Uncoupling genotoxic stress responses from circadian control increases susceptibility to mammary carcinogenesis
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Mingzhu Fang1,2,3,4, Pamela A. Ohman Strickland1,3,4, Hwan-Goo Kang5 and Helmut Zarbl1,2,3,4
1School of Public Health, Rutgers, The State University of New Jersey, Piscataway, NJ, USA
2Environmental and Occupational Health Sciences Institute, Rutgers, The State University of New Jersey, Piscataway, NJ, USA
3NIEHS Center for Environmental Exposures and Disease, Rutgers, The State University of New Jersey, Piscataway, NJ, USA
4Cancer Institute of New Jersey, Rutgers, The State University of New Jersey, Piscataway, NJ, USA
5Veterinary Drugs & Biologics Division, Animal and Plant Quarantine Agency, Gimcheon-si, Gyeongsangbuk-do, Republic of Korea
Mingzhu Fang, email: firstname.lastname@example.org
Keywords: genetic susceptibility, circadian rhythm, DNA damage response and repair, Period 2, SIRT1
Received: May 24, 2016 Accepted: February 09, 2017 Published: February 24, 2017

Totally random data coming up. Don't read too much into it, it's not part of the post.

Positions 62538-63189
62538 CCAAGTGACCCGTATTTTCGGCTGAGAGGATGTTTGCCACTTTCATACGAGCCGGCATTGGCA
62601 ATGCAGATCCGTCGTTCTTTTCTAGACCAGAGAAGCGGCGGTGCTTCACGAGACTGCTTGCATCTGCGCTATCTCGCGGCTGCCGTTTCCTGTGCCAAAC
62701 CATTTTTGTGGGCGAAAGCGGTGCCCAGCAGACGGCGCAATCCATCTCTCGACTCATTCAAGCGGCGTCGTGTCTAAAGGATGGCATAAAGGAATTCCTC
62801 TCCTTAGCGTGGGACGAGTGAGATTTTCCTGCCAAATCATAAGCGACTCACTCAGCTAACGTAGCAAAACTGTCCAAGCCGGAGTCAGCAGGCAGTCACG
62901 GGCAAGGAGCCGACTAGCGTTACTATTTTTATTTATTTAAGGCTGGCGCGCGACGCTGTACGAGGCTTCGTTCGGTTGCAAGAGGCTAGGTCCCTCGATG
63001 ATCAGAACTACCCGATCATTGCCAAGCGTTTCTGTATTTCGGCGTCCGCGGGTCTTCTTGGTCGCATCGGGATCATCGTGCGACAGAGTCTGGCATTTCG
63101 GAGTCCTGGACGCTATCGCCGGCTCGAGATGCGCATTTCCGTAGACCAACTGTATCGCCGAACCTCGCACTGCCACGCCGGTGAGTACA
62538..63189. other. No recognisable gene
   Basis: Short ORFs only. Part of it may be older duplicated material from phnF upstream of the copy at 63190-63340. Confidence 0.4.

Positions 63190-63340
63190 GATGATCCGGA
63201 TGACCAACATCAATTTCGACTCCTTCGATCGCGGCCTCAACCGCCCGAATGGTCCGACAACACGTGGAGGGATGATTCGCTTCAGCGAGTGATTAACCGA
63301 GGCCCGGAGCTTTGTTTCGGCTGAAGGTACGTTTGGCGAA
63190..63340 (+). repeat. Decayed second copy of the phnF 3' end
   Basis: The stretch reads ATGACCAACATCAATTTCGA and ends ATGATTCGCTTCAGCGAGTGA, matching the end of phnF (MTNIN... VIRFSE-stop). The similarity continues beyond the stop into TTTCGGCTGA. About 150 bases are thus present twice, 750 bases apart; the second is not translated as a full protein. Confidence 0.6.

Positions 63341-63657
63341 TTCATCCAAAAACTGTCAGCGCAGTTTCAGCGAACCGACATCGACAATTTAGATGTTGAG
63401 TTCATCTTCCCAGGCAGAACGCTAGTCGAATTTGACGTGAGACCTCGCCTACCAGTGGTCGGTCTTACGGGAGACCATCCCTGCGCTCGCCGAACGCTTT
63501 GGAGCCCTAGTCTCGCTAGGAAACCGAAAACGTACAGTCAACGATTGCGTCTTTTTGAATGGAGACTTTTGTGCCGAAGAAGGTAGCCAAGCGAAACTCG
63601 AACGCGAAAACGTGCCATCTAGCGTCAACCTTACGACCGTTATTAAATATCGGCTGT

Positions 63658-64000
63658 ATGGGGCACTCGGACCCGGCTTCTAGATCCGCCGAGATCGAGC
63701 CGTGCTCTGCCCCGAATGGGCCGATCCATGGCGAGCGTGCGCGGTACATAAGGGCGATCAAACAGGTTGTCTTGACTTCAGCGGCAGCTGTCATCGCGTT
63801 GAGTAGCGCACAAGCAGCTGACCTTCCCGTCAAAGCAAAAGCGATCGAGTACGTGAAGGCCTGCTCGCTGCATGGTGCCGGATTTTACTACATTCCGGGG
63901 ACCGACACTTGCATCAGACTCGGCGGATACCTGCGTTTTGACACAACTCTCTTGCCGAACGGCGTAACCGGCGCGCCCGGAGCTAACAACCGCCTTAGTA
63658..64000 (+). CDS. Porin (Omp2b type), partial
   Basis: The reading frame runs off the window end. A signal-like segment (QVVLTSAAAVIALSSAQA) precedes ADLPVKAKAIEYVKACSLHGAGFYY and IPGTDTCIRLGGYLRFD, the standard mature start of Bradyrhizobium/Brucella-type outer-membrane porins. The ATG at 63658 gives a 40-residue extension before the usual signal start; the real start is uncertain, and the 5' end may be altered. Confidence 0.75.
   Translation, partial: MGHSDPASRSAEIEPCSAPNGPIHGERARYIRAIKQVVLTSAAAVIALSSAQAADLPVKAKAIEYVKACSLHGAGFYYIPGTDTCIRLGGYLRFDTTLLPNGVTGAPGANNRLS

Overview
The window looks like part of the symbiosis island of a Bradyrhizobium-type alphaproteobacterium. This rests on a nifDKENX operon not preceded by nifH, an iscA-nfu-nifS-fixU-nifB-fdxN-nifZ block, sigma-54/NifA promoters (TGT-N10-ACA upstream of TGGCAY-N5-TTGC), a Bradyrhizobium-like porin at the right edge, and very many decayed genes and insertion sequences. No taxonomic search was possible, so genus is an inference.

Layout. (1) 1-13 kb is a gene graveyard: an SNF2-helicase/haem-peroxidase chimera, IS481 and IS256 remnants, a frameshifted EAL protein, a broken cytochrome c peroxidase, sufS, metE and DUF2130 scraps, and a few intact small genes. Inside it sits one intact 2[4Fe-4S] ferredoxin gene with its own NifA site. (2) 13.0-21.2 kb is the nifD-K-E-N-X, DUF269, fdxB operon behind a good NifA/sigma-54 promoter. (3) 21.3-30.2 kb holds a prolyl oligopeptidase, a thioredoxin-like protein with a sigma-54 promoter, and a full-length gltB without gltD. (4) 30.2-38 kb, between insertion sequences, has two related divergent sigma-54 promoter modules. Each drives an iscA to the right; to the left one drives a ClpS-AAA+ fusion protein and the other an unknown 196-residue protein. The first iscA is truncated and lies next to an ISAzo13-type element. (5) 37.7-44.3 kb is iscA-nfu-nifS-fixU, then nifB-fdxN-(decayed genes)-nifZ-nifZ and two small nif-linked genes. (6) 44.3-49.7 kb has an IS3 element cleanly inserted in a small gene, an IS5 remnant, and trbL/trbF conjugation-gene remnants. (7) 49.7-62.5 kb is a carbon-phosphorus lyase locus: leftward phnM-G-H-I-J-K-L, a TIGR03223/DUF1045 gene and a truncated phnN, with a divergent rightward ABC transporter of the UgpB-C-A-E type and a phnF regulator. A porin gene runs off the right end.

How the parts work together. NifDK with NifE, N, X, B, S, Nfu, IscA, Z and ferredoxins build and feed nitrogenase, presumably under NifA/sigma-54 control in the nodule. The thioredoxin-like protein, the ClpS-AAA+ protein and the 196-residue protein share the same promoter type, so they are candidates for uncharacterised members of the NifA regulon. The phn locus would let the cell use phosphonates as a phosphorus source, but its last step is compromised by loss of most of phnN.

We previously demonstrated that chemopreventive methylselenocysteine (MSC) prevents N-Nitroso-N-methylurea (NMU)-induced mammary carcinogenesis in the susceptible Fischer 344 (F344) rats by enhancing NAD+-dependent SIRT1 activity, restoring circadian expression of Period 2 (Per2) and circadian controlled genes. Here, we show that compared to the genetically resistant Copenhagen (COP) rat strain, mammary glands of the F344 rats have a 4-hour phase delay in circadian expression of Per2. Consequently, F344 rats failed to increase SIRT1 activity and circadian expression of Per2 and DDRR genes after exposure to NMU. Exposure of COP rats to NMU had the opposite effect, enhancing SIRT1 activity, increasing circadian expression of Per2 and DDRR genes. Significantly, SIRT1 activity and circadian expression of Per2 and DDRR genes in NMU-treated F344 rats on a chemopreventive regimen of MSC approximated those in NMU-treated COP rats. These results indicated that COP rats have an increased capacity to maintain NAD+-dependent SIRT1 activity under genotoxic stress. This contention was supported by increased stability of the period and phase of circadian locomotor activity in COP vs F344 rats exposed to changing light conditions. The increased sensitivity and rapid response of COP to changing light were correlated with the enhanced circadian response of this strain to carcinogen. Disturbance of circadian rhythm by jet lag also disrupted circadian expression of Per2 and DDRR genes, and accelerated mammary tumorigenesis in rodent models. These results suggested that uncoupling of DDRR responses from circadian control by environmental stresses and endogenous factors increases susceptibility to mammary carcinogenesis, possibly by inducing a promutagenic state.
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